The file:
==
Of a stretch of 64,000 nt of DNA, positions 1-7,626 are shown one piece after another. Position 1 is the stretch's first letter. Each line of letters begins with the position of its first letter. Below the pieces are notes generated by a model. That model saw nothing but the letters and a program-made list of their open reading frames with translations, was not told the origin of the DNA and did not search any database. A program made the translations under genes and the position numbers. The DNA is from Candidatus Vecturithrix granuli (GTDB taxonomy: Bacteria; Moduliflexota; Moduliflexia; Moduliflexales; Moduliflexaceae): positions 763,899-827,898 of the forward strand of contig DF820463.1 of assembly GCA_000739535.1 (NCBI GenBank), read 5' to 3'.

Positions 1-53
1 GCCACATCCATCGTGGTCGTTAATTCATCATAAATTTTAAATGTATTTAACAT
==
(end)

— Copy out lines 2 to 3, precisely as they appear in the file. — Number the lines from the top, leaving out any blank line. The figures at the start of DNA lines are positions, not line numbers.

Positions 1-53
1 GCCACATCCATCGTGGTCGTTAATTCATCATAAATTTTAAATGTATTTAACAT